Some background first: I’ve defined a boomerang as a club that has the thrown (range 20/60) property, returns to the wielder, is a martial weapon, and costs as much as a longbow. So the line in the weapons table reads:
Boomerang 50 gp 1d4 bludgeoning 2 lb. thrown (range 20/60), returning
Weapon (boomerang), uncommon
This boomerang is a magic weapon. When you hurl it and speak its command word, it whistles as through the air. Make a ranged weapon attack against the target. On a hit, the target takes damage from the boomerang plus 4d6 thunder damage. All creatures within 10 feet take 4d6 thunder damage or half as much on a successful DC 13 Constitution saving throw.
The boomerang’s property can’t be used again until the next dawn. In the meantime, the boomerang can still be used as a magic weapon.
Grav belts are a staple of Traveller, but their style is dated, if we are totally honest. They belong in a time where Kyle MacLachlin, Sir Patrick Stewart, Max von Sydow, and company were resisting the bloody Baron Harkonnen. It seems antiquated in a day and age where kids have a wheel in their shoe to skate across the floor or have “hoverboards.” Let’s talk about a few variations that deliver on the same idea that are more “modern.”
Gravplatform (TL 12)
Measuring just over a meter square, a grav platform is designed to transport a person a relatively short distance compared to a vehicle. It is useful for everyone from construction personnel needing to get up to high places to homeowners wanting to get on top of their roof. Controls involve a series of foot gestures and adjusting how you shift your weight. Operating time is 1 hour, and it allows a user to stay airborne at Idle speed.
Cost Cr. 1,000
G/Shoes (TL 14)
Tiny gravity repulsers embedded in shoes allow teenagers to take to the sky. Intuitive controls let them walk up a flight of stairs that don’t exist or skip down a street without touching the pavement. Their altitude is limited to 5 meters, and they descend to a gentle landing before the battery runs out. The kinetic motion of walking on the ground provides a small amount of recharge, making exercise fun and rewarding. Operating time is around two hours before needing to recharge. Maximum speed: Idle.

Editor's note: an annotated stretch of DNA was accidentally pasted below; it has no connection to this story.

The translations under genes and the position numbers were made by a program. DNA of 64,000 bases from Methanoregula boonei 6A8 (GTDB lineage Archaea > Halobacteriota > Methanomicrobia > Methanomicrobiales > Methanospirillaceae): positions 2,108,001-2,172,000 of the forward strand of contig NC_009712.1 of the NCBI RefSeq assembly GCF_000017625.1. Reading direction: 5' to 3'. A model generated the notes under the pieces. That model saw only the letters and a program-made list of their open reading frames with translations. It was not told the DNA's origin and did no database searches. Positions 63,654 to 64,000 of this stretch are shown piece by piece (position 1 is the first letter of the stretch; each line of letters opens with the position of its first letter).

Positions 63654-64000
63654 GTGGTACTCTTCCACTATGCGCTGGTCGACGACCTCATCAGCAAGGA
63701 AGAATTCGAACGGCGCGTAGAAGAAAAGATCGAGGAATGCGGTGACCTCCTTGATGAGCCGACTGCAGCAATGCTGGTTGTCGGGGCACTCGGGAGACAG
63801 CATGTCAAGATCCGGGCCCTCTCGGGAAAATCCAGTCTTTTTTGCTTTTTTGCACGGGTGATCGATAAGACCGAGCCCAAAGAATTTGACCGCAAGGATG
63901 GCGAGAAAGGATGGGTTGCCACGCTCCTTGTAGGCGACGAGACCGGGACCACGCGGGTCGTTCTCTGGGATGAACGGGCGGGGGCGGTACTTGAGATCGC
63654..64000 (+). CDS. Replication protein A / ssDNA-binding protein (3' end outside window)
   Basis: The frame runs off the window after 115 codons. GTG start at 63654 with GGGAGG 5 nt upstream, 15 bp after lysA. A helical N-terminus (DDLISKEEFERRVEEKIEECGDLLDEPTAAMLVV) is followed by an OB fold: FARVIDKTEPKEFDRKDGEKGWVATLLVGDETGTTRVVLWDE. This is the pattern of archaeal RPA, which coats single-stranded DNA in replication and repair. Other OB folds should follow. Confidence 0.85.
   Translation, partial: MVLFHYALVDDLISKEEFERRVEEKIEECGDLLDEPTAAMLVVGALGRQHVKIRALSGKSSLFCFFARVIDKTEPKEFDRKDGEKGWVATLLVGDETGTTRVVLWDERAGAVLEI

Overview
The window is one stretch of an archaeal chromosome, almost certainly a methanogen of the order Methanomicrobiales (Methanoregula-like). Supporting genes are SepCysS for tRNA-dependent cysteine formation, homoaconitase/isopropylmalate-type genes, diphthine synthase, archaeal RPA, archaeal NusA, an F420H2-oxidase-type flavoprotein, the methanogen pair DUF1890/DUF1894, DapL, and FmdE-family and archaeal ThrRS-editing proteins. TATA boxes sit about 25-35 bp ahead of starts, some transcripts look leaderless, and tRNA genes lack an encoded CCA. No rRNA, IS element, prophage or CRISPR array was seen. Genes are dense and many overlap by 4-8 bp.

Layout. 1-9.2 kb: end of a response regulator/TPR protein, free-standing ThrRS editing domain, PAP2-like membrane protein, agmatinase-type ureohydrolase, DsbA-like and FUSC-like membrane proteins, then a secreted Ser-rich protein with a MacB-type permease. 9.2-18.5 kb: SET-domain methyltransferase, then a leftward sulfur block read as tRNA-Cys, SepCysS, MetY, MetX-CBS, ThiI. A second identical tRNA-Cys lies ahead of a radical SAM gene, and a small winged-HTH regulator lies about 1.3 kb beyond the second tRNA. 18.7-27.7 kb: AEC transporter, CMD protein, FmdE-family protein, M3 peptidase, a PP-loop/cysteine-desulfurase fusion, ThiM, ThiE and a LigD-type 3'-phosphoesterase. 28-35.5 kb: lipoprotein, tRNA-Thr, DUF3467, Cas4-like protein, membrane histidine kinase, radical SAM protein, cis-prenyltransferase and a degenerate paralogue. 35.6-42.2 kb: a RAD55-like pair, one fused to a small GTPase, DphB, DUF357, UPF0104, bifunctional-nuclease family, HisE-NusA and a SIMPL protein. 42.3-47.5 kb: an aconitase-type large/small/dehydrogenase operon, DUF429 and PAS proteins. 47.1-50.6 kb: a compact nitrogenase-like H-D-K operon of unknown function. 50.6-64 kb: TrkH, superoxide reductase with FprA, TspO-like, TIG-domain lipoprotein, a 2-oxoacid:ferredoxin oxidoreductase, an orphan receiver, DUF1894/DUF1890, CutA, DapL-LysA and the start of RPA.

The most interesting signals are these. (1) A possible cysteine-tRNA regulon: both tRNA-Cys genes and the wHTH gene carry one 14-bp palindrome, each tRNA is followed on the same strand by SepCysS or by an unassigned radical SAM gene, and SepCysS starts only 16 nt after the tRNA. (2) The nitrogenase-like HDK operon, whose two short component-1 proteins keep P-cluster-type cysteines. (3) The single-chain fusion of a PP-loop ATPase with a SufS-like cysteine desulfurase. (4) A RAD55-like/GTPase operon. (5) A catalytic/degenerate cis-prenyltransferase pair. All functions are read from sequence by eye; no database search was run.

Cost Cr. 500
G/Board (TL 13)
For the ultimate thrill, grab yourself a g/board and jump off the highest mountain. With nothing between you and the atmosphere, you will descend to the ground at incredible speeds feeling the ultimate rush as you near 700 kph. The holographic HUD projects in front of the user’s eyes, helping them find the perfect path through any canyon, mountain range, or urban skyscape. With the magnetic locks, your feet will always stay connected to your g/board, ensuring you have a safe landing. The emergency autopilot takes over should some kind of medical incident occur during a flight. No matter the location, the G/Board is one hell of an adrenaline rush. Max speed: Very Fast. Operating time: 4 hours.
Cost Cr. 500,000
Since my first Traveller game, I’ve heard nothing but jokes about low berth passengers. “Why would anyone take that? You might die.” “It’s the way to go for those that don’t like their lives.” While there is a chance, I no longer think it is the ludicrous option that I use to.
Background: for those not familiar, Traveller has a standard mode of transit known as low passage. Here, a person climbs on an Alien/Aliens-like cryo tube (called a low berth unit) where the person is frozen and is thawed again when the whole trip is over. There’s a catch, however. Thawing a person required a Medic check and failing that, the person does.
Dice Math: the Traveller Core Rulebook states that it is a Medic check. Since no difficulty is given and no characteristic states, I think it is fine to go with 8+ and EDU, respectively. If you’re going to use low berths on a regular basis, it is reasonable to assume that the character operating them will have an EDU of 9 (+1) or higher and a Medic of 1 or more. Let’s assume these minimum scores are the case. Then the medical person is taking their time, reducing the difficulty to 6+. If the person possesses a computer running Expect Medic and only gain a DM+1, that means I get dice roll only has to be a 3 to pass. Add in another DM+1 as the END for the passenger and the check can’t fail. Having an assist from someone else or an autodoc also helps. At my table, if the person makes this check often enough, I’d drop the difficulty from Average to Routine, before they take their time. So unless you roll like only a handful of players I’ve ever known, low passage becomes a very low risk option.